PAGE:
Başak Yilmaz was working as a vet nurse near her home in Istanbul, Turkey, when she met a beautiful white cat who was suffering from severe injuries to her spine, teeth, and mouth. While the cat’s family didn’t reveal the exact causes of her injuries, Başak soon discovered the young feline was most likely the victim of abuse. “Because of the fact that her dad often traveled, there was a caretaker in their house; however, the caretaker also killed their former cat by throwing it from the balcony,” says Başak.
Tragically, the injuries to her spine left the stunning white cat — who was approximately four years old when she arrived at the clinic in September 2019 — paralyzed and incontinent, and despite surgery and medication, Başak and her colleagues were certain she would never be able to walk again.
Even worse, after she recovered from the operation and was ready to be discharged, the staff at the clinic was unable to reach her family. “Actually, they never called us to ask about her situation,” remembers Başak. “I already felt sorry about her story, but when she was abandoned, I also felt an unbreakable connection between us.”
After all, during her stay at the vet’s office, Başak helped care for the paralyzed and incontinent feline, giving her lots of extra attention to ensure her muscles didn’t atrophy due to spending most of her time in a cage. However, after she was abandoned by her family, the owner of the clinic was unable to find a family or a shelter that was willing to take the special needs cat, so they recommended euthanizing her. “I could not let that happen, therefore, I decided to adopt her,” explains Başak. “A human caused her life to be like this, a human did this to her, so then why not have another human lick her wounds?”
Wanting to give the special needs cat a new name to go with her new life, Başak chose Kiana, which means “world” in Laz lazuri nena, an unwritten language spoken along the coast of the Black Sea in Georgia and parts of Turkey. “I’m from this region and I love lazuri,” says Başak. “Therefore, I like to give names from that language to my animals. I wanted to make her a new world, so I chose Kiana for her.”
Initially, Kiana was very temperamental, especially when Başak tried to handle her, causing her new mom to suspect she may have been the victim of prolonged abuse prior to arriving at the veterinary clinic in September 2019. “When she came to our home, she did not allow me to touch her front paws,” explains Başak, “And she even bit my cheek the first time I held her.”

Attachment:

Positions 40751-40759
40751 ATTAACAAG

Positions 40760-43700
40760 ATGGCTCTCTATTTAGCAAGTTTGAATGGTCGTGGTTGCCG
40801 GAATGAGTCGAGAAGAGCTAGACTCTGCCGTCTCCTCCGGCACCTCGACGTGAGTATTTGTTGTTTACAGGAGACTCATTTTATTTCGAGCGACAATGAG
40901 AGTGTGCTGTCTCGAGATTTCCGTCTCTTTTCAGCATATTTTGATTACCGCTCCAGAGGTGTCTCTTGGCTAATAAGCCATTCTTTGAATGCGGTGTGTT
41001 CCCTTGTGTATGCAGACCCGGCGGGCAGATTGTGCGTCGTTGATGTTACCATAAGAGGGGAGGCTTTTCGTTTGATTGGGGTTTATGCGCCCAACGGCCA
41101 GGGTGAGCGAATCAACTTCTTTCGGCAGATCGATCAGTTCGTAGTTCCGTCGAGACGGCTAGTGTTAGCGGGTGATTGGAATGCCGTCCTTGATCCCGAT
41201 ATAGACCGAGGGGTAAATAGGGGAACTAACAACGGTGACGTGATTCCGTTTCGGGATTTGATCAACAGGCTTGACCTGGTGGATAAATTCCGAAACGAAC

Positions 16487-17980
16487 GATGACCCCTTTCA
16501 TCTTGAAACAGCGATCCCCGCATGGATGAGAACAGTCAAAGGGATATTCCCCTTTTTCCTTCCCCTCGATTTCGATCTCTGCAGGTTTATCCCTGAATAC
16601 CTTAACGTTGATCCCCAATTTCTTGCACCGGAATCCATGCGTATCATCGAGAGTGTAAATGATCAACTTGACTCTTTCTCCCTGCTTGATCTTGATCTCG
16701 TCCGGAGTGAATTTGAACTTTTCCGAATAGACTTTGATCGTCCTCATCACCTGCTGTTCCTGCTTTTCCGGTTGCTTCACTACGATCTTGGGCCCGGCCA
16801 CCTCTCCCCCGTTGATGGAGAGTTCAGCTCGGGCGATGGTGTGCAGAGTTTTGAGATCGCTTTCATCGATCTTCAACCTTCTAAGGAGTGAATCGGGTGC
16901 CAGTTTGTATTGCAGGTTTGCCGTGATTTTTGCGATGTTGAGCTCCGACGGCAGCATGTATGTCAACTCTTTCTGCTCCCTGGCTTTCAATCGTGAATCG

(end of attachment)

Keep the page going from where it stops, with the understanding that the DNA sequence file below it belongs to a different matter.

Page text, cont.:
Several months later, this gorgeous girl is much more comfortable with being touched, although Başak still has some difficulty changing Kiana’s diaper and expressing her bladder and bowels. However, it has gotten much easier over time, and now it only takes Başak a total of six minutes to express Kiana and put her in a fresh diaper, proving incontinent cats are a lot easier to care for than people often assume. “It is not hard and I think this is the biggest delusion,” says Başak. “To me, people dramatize this situation.”
Still, Başak has to make sure her schedule allows her to express Kiana’s bladder and bowels every 12 hours, and she has to closely monitor her urine, stools, and water consumption, as cats with paralysis and incontinence are more at risk of health issues, including constipation, urinary tract infections, and chronic kidney disease.
Thankfully, Başak doesn’t mind giving Kiana the extra care and attention she needs to thrive, and she hopes more people will consider taking on the added responsibility of adopting a cat with special needs. “If someone who works as hard as me can do it, then many people also can do it,” says Başak. “There is going to be a huge love connection between you and them. I think everybody deserves to have that kind of love.”
Without a doubt, Kiana and Başak have a very deep and special bond, and while this beautiful cat didn’t like being touched when they first met, it’s now her second favorite pastime after eating. “[Her second favorite activity] is to be scratched, especially her head and neck, because she cannot do that by herself,” says Başak. “Also, she loves watching our rescued rats’ cage too.”
While she didn’t set out to adopt a cat with paralysis and incontinence, Başak is so thankful to have Kiana in her life. Even though she may need extra time and attention, Başak believes caring for Kiana is very rewarding, making her more than worth the added effort she requires to thrive.
“To me, Kiana is my child who never grows and the most wonderful responsibility,” says Başak. “She is the reason that I try to come home early. Although I am exhausted at work, the time I come home and she puts her head into my hands to scratch her, I forget all of my tiredness. She has that kind of magic. She is the innocent side of me.”
To learn more about this beautiful cat, you can follow Kiana on Instagram.